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Our chat was old, having evolved over the years into a massive view controller with weird fixes that nobody could understand. It was difficult to add new types of messages and new bugs were easily introduced. So we decided to rewrite it from scratch on Swift and make it open source.

We started with two goals in mind:

  • Scalable architecture: new types of messages should be easy to add and shouldn’t affect existing code.
  • Good performance: we wanted super smooth loading of messages and scrolling.

I will mainly focus on implementation details, what approaches we took and how we ended up with the final result. There’s a fairly good overview of the architecture on our GitHub page.

UICollectionView vs UITableView

Our old chat uses UITableView. There’s nothing wrong with it, but UICollectionView offers a richer API with more possibilities for customization (animations, UIDynamics,...) and optimization (custom layouts, invalidation contexts).

Not only that, but, we also researched some existing chat applications and all of them were using UICollectionView. So it was a no-brainer decision to go with UICollectionView.

Text messages

No chat exists without text bubbles. In fact, they’re the most challenging messages to implement in terms of performance, because rendering and sizing text is slow. We wanted to have link detection with native actions, like iMessage does.

UITextView offered all those requirements out of the box, without the need to write a single line to handle link interaction. That’s why we chose it, a decision which turned out to be a painful one, as you’ll see.

Auto Layout & Self-Sizing cells

Layout and size calculation have always been a source of problems: it's really easy to end up with duplicated code that hinders maintainability and causes bugs to appear, so we wanted to avoid this. Since we were supporting iOS 8 onwards we decided to try Auto Layout and sizing cells. Here’s a branch with a rough implementation of this approach.
We faced two big issues:

  • Jumps when scrolling up: The flow layout calls preferredLayoutAttributesFittingAttributes(_:) on the UICollectionViewCell in order to get the real size.
    As it doesn’t match the estimated, it then adjusts the position of the existing displayed cells, making them jump down. We could have worked arounded this by inverting both collection views and cells with a 180 transform, but there was another issue, which was…

  • Poor scrolling performance: we didn’t get 60 fps when scrolling down even with real sizes already calculated. The bottleneck was the Auto Layout engine and the UITextView sizing.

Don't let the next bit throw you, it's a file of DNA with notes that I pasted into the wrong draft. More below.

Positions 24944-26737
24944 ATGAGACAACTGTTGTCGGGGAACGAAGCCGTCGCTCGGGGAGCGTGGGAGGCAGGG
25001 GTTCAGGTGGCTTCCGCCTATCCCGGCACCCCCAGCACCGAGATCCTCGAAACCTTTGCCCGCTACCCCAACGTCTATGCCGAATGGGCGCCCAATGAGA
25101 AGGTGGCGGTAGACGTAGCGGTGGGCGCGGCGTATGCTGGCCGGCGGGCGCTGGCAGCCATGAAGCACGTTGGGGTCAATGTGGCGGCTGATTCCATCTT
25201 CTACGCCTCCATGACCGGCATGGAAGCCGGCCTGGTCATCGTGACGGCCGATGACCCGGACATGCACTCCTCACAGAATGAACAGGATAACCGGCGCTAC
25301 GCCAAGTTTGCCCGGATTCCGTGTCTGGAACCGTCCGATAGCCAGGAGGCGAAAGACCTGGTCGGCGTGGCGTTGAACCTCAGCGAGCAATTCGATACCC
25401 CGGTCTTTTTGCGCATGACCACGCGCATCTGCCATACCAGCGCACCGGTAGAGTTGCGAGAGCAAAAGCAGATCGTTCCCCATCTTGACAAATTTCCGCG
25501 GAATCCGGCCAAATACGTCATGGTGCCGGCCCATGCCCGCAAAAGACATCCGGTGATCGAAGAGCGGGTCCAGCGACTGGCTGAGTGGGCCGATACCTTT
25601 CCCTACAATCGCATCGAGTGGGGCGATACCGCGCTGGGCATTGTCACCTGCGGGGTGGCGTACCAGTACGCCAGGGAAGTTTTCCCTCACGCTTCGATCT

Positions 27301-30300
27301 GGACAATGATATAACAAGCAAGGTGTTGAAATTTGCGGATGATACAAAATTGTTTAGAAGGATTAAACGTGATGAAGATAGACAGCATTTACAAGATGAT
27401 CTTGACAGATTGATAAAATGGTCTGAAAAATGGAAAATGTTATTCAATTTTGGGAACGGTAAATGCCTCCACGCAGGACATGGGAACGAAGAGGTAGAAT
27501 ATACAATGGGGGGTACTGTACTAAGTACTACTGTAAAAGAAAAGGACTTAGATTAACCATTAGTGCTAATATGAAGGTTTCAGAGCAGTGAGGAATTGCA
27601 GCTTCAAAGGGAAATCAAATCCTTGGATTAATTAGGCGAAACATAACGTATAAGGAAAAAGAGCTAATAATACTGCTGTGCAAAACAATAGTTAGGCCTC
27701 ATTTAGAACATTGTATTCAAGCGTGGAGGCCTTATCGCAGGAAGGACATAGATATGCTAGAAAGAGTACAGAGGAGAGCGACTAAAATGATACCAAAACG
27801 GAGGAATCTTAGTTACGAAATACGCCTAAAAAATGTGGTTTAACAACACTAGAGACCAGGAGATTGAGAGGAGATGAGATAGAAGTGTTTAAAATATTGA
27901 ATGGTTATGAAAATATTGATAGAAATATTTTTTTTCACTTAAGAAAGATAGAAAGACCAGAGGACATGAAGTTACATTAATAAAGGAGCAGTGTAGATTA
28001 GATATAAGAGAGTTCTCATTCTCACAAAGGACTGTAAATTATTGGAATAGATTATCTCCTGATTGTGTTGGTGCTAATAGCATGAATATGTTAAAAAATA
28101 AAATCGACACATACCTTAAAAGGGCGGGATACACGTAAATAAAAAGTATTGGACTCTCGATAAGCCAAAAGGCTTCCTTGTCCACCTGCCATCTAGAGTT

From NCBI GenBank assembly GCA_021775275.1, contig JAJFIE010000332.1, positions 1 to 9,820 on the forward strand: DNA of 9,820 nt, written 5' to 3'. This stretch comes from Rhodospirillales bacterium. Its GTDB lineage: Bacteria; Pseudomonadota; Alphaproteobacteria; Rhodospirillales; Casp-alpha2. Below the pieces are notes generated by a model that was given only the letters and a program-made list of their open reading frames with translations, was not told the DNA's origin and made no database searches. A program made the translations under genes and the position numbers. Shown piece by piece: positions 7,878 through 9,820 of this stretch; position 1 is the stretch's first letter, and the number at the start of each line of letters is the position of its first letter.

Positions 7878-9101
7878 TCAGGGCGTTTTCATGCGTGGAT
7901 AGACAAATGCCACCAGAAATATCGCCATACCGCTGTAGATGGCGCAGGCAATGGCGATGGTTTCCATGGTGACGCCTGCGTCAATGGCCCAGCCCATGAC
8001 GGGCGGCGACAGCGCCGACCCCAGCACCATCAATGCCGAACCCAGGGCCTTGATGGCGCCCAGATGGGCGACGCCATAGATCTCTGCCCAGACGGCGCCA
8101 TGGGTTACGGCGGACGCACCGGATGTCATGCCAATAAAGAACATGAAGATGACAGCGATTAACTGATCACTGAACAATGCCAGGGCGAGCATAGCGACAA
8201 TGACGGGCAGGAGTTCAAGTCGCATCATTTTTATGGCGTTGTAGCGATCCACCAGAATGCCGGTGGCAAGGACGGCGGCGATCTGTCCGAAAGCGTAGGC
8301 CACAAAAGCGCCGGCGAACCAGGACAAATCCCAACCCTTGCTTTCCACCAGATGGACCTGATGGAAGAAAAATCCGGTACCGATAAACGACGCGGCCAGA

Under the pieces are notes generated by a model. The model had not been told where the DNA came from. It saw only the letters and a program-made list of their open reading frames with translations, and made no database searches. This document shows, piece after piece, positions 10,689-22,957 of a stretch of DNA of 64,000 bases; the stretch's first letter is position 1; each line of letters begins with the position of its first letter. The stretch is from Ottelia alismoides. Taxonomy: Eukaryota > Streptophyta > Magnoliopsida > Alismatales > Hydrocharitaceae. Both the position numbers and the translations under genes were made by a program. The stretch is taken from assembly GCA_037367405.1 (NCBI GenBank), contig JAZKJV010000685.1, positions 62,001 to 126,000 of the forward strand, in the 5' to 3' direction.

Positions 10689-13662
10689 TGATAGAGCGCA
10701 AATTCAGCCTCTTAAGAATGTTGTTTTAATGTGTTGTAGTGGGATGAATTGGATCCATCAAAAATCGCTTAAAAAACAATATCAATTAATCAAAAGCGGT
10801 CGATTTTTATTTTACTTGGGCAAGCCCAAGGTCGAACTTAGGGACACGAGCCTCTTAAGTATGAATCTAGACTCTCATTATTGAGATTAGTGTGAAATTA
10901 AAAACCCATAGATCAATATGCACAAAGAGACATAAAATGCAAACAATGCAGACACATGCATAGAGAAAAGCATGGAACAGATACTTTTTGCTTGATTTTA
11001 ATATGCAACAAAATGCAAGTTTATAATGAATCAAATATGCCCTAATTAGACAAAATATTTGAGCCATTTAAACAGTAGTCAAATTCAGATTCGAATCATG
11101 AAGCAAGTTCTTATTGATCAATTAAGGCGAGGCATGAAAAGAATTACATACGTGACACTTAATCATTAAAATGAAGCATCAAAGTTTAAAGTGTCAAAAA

We weren’t really surprised about this, as we knew that Apple doesn’t use Auto Layout on iMessage cells. I should point out here that I’m not saying Auto Layout shouldn’t be used; in fact, we use it extensively at Badoo. However, it does come with a performance hit that typically affects collection/table views.

Manual layout

So, we went with the traditional layout approach instead. We chose the classical method of using a dummy cell to calculate the sizes and be able to reuse as much code as possible between sizing and layout. This performed much better, but not good enough for an iPhone 4s. Profiling showed that too much work was being done in layoutSubviews.

Basically, we were doing the same work twice: once to calculate the size, and again right before moving a cell to the screen, on layoutSubviews. Why not cache those UITextView sizeThatFits(_:) that were so costly to compute? We went a bit further than that and created a layout model for the cell, where the size and all frames of the subviews were calculated and we cached it. As a result, not only was the scrolling performance noticeably improved, but we also achieved perfect code reuse between sizeThatFits(_:) and layoutSubviews.

Apart from that, we noticed another method on the heaviest stack trace, updateViews. This was a central (but small) method responsible for updating the views according to the specified style and the data in question. Having such a central method was good for flow reasoning and maintainability, but it was being triggered for almost every cell property setter. We came up with two optimisations to alleviate this problem:

  • Two different contexts: .Normal and .Sizing. We used .Sizing for our dummy sizing cell so we could skip some unnecessary updates like updating the bubble image or disable link detection in UITextView.

  • Batch updates: We implemented performBatchUpdates(_:animated:completion) for cells. This allowed us to update all the setters in the view but only trigger an updateViews call.

More performance

We already had good scrolling performance, but loading more messages (in batches of 50) was blocking the main thread for too long, causing the scrolling to halt for a fraction of a second.
Bottleneck was of course again UITextView.sizeThatFits(_:). We managed to make it considerably faster by disabling link detection, selection, and allowing non-contiguous layout in our dummy sizing cell:

textView.layoutManager.allowsNonContiguousLayout = true
    textView.dataDetectorTypes = .None
    textView.selectable = false

Having done this, adding 50 messages at once was no longer an issue, given that there weren’t too many messages already. But we thought we could try to take it a step further.

Given all the abstractions we had built with the layout model being cached and reused for both sizing and layout, we had everything in place to try and do the calculation in the background. Everything… but UIKit.

As you know, UIKit isn’t thread safe, and our first strategy (which was just to ignore this fact) caused some unsurprising crashes on UITextView. We knew we could use NSString.boundingRectWithSize(_:options:attributes:context) in the background, but it wasn’t matching the values of UITextView.sizeThatFits(_:).
It took us a while, but we found a solution:

textView.textContainerInset = UIEdgeInsetsZero
    textView.textContainer.lineFragmentPadding = 0

and round NSString.boundingRectWithSize(_:options:attributes:context) to screen pixels with

extension CGSize {
    func bma_round() -> CGSize {
        return CGSize(width: ceil(self.width * scale) * (1.0 / scale), height: ceil(self.height * scale) * (1.0 / scale) )

This way, we were able to warm the cache in the background and then retrieve all the sizes very fast on the main thread… provided that our layout didn’t have to deal with 5,000 messages.